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I have to admit, this book is all about my inner nerd. Most people, including other inspectors, don’t care about knowing their enemy. Most people believe pests in the home are enemies. Many times with good reason. Jones’s book is a broad look at the pests that inhabit our homes and how they got there.
If you think about it, most pests that move into our homes have millions of years of evolution that have made them very adept at living outside our homes. So, why do pests move into our homes? Mice and rats move in because of the food we leave around. Birds move in because they can’t tell the difference between a rocky outcrop, which they naturally live in, and your overhangs. Insects, however, are a different story.
All insects evolved to live in nature. Over time though, they have adapted themselves to living with humans. A few insects have gone so far that they have evolved to live with humans. Lice and bedbugs have been living with humans so long that their natural habitat is now us. Many beetles originally ate grains in the wild before moving into our cupboards. Some beetles originally ate carrion before moving into our kitchens.
The book provides great insight into why pests move into our homes. Knowing why lets us fight them better. Many of the small bugs you find wandering your home come in because of the dry shelter our homes offer. Insects find it hard dealing with rain. When you’re a little bug, raindrops can end you. So, insects wander into our houses to escape the rain. Fortunately, these insects often find our homes too dry and die.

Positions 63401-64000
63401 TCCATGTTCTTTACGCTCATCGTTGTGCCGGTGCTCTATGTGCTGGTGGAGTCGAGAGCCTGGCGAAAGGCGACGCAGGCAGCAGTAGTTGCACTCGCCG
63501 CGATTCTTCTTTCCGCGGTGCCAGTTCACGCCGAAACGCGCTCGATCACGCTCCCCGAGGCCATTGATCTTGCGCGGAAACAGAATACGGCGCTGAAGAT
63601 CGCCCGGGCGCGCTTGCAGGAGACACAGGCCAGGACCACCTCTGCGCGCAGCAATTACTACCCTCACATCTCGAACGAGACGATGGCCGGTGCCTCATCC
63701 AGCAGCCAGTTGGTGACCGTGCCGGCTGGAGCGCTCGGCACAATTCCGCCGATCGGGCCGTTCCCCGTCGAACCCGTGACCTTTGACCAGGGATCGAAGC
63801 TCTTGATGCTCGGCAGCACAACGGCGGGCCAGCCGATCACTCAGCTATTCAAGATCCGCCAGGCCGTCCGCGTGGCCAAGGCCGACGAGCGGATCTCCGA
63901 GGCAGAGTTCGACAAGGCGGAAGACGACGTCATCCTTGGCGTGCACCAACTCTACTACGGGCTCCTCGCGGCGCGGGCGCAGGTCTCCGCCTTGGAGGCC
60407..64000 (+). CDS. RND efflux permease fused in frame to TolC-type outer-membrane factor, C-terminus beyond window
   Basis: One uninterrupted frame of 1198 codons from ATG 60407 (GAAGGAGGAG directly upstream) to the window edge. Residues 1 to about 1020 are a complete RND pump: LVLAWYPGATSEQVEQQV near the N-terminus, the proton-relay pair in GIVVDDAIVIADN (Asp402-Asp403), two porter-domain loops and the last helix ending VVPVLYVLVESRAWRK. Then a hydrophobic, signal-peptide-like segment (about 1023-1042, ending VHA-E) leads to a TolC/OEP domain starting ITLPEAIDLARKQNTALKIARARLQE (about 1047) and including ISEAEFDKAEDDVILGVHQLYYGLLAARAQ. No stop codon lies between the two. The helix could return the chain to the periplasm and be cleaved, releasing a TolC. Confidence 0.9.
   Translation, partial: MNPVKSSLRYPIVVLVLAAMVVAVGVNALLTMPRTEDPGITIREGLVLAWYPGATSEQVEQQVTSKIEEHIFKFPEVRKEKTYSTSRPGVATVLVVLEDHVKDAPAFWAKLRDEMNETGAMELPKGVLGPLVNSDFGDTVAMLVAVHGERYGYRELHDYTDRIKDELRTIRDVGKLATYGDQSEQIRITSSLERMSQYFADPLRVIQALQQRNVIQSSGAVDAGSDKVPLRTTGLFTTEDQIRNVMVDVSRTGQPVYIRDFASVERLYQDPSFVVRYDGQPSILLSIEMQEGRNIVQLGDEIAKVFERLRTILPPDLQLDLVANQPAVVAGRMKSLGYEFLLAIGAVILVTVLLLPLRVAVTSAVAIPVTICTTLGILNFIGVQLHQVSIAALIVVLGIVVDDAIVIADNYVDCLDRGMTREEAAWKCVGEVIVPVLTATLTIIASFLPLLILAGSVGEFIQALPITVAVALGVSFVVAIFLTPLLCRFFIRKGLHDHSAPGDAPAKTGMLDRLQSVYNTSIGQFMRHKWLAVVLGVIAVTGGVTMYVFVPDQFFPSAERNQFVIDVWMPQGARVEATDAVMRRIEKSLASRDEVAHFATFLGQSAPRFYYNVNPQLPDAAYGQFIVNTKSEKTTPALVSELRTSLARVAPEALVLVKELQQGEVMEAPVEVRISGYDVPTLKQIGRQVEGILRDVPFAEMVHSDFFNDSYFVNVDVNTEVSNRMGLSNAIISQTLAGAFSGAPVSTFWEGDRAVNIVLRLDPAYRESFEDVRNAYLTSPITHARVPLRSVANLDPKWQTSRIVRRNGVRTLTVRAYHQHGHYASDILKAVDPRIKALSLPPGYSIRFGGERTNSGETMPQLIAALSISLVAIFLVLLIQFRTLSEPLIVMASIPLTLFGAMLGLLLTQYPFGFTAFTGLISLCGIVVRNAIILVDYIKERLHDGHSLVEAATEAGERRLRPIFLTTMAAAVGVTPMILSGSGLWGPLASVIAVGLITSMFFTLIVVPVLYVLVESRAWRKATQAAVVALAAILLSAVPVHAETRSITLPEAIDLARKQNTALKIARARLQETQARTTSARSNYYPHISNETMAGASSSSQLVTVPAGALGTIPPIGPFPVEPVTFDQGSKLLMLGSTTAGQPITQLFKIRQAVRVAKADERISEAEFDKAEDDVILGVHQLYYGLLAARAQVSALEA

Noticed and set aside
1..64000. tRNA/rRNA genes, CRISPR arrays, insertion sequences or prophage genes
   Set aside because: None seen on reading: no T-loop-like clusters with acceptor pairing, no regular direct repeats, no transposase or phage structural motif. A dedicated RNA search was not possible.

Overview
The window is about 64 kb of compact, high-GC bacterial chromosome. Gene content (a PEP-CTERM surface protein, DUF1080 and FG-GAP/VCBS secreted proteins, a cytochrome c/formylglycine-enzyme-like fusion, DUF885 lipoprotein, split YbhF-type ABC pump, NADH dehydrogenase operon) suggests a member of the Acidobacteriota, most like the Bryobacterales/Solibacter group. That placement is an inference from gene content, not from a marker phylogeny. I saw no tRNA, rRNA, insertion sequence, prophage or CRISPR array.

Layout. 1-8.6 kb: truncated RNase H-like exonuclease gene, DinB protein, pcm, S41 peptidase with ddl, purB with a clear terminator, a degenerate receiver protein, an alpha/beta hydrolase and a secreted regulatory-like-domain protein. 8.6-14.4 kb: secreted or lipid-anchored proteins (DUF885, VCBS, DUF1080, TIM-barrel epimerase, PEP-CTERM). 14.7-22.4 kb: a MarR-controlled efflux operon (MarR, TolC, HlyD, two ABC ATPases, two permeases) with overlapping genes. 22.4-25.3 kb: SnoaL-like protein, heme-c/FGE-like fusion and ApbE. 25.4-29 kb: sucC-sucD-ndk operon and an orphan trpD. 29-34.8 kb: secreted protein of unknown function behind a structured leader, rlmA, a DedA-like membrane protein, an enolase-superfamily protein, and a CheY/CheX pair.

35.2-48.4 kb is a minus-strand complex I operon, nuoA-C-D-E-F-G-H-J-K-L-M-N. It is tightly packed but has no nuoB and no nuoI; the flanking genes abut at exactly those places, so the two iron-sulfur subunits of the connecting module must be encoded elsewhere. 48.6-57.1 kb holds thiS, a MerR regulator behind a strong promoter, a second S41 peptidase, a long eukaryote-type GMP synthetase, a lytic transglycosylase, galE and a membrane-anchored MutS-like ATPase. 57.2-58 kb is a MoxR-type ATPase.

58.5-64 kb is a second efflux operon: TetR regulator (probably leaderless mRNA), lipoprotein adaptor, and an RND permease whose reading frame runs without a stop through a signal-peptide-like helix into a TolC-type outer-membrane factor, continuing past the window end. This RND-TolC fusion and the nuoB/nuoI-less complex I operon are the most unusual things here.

Are all insects pests? Not according to Jones. Pests are only pests when they reach pest proportions. A wasp can be a pest while an ant may not. The wasp can cause physical danger while and ant can do very little.
Over time, the pests that inhabit our lives have changed. Carpet beetles used to be a way of life until the vacuum came along. Bed bugs were accepted as a way of life until DEET did them in in the 1970s. Now that DEET is no longer used, bed bugs have returned. Is it really necessary to chemically treat a house with pesticides because it has insects but not a pest problem? Pesticides are strong chemicals and should not be used indiscriminately.
By understanding where our pests come from we can more effectively prevent the conditions that lead to these guests. Jones takes a refreshing look at exactly what constitutes a pest. It’s not a pest until it’s a pest.